In a study published Wednesday in the peer-reviewed journal Science Advances, sociologist Erin Cech stated that white, able-bodied, heterosexual male scientists avoid the disadvantages faced by women, minoritized racial groups, and other marginalized groups’ identities but also enjoy exclusive benefits as a result of their standing.
According to the latest examination of survey responses from over 25,000 STEM professionals, this gives white men better career possibilities, professional recognition, and higher salaries that cannot be attributable to characteristics such as working effort or level of qualification.
Research on stem inequality has traditionally concentrated on a single dimension, such as race or gender, with no data on intersectionality — the combined effect of several personal identification elements. For example, the experience of white, able-bodied, heterosexual men (wahm) was considered neutral, with the lower experiences of other groups attributed to specific disadvantages rather than discrimination.
Erin Cech performed one of the most extensive studies of its kind, polling over 25,000 US Stem professionals on how strongly they agreed with phrases like “My work is respected in my workplace” or “I am held to the same standard as others for promotion and progress.”
Cech then evaluated the findings, considering 32 separate intersectional categories based on race, gender, disability, and LGBTQ criteria. The experiences of each group were examined across multiple work-life components, finding a considerable Wahm advantage in all categories. For example, LGBTQ women from Latinx or Native American origins earned less than their Wahm counterparts at the same rank.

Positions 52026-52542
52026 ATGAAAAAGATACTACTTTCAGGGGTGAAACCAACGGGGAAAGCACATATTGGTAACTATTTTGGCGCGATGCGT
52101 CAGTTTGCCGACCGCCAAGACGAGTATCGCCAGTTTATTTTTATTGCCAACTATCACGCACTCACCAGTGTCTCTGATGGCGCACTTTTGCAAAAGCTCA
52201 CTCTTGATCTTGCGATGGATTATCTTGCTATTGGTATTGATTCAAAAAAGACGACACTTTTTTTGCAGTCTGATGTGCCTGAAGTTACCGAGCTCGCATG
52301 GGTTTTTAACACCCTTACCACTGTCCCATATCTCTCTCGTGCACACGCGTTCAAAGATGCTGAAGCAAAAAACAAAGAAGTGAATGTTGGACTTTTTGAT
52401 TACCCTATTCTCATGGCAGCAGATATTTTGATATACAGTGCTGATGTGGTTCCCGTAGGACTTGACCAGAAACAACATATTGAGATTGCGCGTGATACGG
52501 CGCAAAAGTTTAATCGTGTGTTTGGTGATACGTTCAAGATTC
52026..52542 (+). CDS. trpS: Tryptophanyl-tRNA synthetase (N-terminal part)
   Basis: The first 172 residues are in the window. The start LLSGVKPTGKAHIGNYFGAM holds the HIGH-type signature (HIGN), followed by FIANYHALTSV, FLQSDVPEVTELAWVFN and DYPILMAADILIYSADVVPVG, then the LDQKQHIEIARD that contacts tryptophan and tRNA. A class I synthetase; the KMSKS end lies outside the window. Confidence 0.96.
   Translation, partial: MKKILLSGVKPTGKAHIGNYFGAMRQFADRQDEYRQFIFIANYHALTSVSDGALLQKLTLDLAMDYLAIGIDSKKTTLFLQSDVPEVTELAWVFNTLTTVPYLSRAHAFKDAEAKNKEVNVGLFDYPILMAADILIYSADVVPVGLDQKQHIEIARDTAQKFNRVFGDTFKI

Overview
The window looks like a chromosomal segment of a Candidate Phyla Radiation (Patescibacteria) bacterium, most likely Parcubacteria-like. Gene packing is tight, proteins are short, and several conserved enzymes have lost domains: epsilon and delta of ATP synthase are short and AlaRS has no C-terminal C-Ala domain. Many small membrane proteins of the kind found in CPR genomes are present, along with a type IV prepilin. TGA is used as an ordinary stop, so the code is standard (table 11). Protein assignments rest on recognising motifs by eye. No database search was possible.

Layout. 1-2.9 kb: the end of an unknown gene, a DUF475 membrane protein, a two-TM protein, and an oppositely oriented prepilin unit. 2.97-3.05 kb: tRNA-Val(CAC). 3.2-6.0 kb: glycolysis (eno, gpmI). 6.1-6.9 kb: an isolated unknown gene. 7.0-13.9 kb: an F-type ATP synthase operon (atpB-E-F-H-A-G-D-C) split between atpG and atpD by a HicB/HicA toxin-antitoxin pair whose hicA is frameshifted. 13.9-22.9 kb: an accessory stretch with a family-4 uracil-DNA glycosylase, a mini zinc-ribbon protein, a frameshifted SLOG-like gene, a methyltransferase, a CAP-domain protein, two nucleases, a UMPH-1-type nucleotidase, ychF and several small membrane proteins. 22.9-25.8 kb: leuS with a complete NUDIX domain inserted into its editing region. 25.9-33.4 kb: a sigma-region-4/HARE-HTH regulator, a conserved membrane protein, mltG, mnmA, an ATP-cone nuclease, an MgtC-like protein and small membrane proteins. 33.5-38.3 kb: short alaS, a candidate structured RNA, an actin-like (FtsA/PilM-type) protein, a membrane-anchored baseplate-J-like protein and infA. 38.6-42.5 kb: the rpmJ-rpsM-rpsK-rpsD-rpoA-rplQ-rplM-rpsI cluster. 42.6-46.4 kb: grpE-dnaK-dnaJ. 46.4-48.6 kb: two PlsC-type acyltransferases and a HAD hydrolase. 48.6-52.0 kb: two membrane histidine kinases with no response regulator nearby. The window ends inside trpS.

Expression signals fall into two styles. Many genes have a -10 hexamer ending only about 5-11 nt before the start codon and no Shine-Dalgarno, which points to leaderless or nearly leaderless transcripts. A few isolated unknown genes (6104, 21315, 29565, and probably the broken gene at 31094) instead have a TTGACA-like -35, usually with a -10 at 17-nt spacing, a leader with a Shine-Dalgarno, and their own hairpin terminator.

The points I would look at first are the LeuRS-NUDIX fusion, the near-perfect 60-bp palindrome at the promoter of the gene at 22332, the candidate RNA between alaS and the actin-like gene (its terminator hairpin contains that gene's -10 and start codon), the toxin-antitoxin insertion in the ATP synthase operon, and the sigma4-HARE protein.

“For LGBTQ identifying black men, it was $34,000,” Cech tells IE.
Cech discovered, however, that a heterosexual white male without disabilities makes around $7,000 more per year than the ordinary worker with the same levels of experience, human capital, and other criteria that substantially predict earnings.
Statistical research revealed that characteristics such as hours worked or level of certification could account for as little as 14 percent of the variance experienced. According to Cech, substantial portions of the Wahm benefits in inclusion, respect, incentives, and persistence appear to work as premiums tied to Wahm status itself.”
Cech concludes that the findings underscore the need for a more radical approach to inequality and make a persuasive case for research that identifies unique cultural and institutional processes for Wahm privilege.